South Africa's rising wave of crime
For many blacks, the jobs they thought would come overnight with democracy and the end of apartheid have never materialized.
Johannesburg, South Africa
In the boardroom of South Africa's legendary black newspaper, the Sowetan, there hangs on the wall the following injunction: "What have you done with your freedom, South Africa? Don't let it go to waste. Cherish it."
It is now 13 years since South Africa turned its back on the oppressive era of apartheid and, in a remarkably peaceful transition, embraced democracy. Much has been accomplished as blacks and whites sculpt a new, multiracial nation. But the warning in the Sowetan's boardroom is a reminder that democracy must be nurtured to flourish.
While many of the fruits of freedom have gone to the former black revolutionaries who now hold cabinet posts, sit in Parliament, and hold other government positions with substantial salaries and perks, there remain large numbers of blacks whose impatient, and perhaps unrealistic, expectations of the transition from white power to black have not been met.
Shantytowns have not been replaced with affordable housing. Water and electricity and other basic requirements of the infrastructure to support democracy are still lacking for many. Official agencies are sometimes bastions of bureaucratic incompetence and corruption. In Johannesburg, it can take more than four months to get your car license renewed. Some citizens say they circumvent the system by "buying" their renewals – slipping a bribe to a licensing officer.
South Africa has just outpaced India as the country with the highest incidence of AIDS in the world, and critics say the government has been tardy in grappling with the problem.
Though opportunities have arisen for some upper-class blacks to prosper in business, many others still live in squalor. For many, the jobs that they thought would come overnight with democracy have never materialized. Unemployment is running around 25 percent.
Thus the big cities such as Johannesburg have become seedbeds for robbery and violent hijacking, making crime South Africa's biggest problem. Sometimes it is the work of individuals; sometimes the work of organized gangs. One black editor, while in no way supporting the old apartheid regime, remarks wryly: "There was no city crime or unemployment in the old days. If you were a black without a [residence] pass and a letter from your boss saying you had a job, the police would run you out of town. Today, whether you are black or white, you take your life in your hands if you walk downtown at night."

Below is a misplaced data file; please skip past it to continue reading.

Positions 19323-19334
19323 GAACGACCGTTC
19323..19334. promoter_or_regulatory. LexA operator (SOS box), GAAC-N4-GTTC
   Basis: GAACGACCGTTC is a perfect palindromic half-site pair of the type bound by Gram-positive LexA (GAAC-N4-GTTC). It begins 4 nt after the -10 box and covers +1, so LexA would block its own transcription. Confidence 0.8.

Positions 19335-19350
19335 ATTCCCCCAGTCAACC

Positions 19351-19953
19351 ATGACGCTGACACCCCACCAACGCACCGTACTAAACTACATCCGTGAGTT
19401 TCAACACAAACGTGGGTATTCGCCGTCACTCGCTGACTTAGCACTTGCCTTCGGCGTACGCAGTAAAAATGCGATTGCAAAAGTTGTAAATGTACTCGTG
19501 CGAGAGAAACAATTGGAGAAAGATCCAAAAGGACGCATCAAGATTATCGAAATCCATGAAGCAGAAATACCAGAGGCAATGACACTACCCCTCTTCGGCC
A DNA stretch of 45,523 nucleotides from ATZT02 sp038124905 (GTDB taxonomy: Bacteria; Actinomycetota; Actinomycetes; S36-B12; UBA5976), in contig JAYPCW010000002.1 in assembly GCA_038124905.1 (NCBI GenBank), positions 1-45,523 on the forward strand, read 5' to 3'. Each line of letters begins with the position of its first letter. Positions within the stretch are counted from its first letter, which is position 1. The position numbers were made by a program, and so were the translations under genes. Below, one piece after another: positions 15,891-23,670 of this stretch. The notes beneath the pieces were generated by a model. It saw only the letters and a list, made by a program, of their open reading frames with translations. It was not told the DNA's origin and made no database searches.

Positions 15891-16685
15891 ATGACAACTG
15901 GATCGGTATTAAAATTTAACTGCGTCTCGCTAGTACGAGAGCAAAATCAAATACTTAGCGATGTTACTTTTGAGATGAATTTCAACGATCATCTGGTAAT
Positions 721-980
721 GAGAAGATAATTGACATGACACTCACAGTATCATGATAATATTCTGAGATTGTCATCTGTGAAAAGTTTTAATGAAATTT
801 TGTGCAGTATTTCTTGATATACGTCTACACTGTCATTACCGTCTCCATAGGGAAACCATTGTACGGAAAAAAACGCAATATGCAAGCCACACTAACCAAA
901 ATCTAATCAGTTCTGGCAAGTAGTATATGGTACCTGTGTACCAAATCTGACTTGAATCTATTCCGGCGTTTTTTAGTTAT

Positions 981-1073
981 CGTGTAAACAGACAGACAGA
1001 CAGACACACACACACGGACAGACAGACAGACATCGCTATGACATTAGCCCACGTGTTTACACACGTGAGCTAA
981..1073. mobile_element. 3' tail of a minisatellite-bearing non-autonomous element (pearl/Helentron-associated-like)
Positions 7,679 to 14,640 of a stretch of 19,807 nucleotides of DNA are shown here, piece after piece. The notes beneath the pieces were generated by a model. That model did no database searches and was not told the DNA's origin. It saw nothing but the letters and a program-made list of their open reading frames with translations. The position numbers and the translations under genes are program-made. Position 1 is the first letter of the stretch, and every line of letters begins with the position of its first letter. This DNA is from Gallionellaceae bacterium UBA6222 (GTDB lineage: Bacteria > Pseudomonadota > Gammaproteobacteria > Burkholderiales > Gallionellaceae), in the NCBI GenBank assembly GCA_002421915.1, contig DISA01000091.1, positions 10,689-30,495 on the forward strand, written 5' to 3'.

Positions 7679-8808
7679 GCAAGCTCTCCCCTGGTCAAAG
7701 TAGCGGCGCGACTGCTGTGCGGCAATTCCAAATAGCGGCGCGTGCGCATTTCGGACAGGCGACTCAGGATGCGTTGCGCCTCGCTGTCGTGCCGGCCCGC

Crime is apparently not racially motivated. It is black upon affluent black as well as black upon affluent white. It is the war of the have-nots against the haves. Last month Dumisani Kumalo, South Africa's black ambassador to the United Nations, returning from New York to Johannesburg, was tracked from the airport to his suburban home, where his party was held up at gunpoint by robbers demanding wallets, cellphones, and luggage. One of the party was shot in the scuffle.
In the coastal city of Durban, David Canning, the white editor of the morning newspaper, the Mercury, was similarly victimized in his suburban driveway by a group attempting to hijack his car. In the melee, one of the robbers shot Mr. Canning through the driver's window. The robbers got away. Canning recovered.
Such incidents are reported daily. Tourism minister Martinus van Schalkwyk warns that fear about safety is the main reason foreign tourists cite for not visiting South Africa. Though statistics are hard to confirm, officials say murders may run as high as 20,000 a year, one of the highest per capita rates in the world.
In Johannesburg, homes and offices lie protected behind high walls topped with electrified wire. Security cameras and steel gates are common. The building housing British Airways is guarded by dogs and security officers with automatic weapons, dressed like members of a SWAT team. At the US consulate-general, where the threat may be from terrorism, as well as local crime, even Embassy-owned cars must negotiate hydraulically operated pylons, then a caged area where security officers check with mirrors under the car and open hoods and trunks, before permitting access.
Hijackings are so frequent that some car owners have the registration numbers of their vehicles painted on the roofs of their cars so police helicopters can better trace them. Says one diplomat: "A kid who might have to work 20 years to buy a car, says, 'The heck with that, I'll just go out and hijack one.' "
Such are the challenges confronting a society in which prosperity for many of its citizens has not yet kept pace with political change.
• John Hughes, a former editor of the Monitor, has just spent a month in Africa.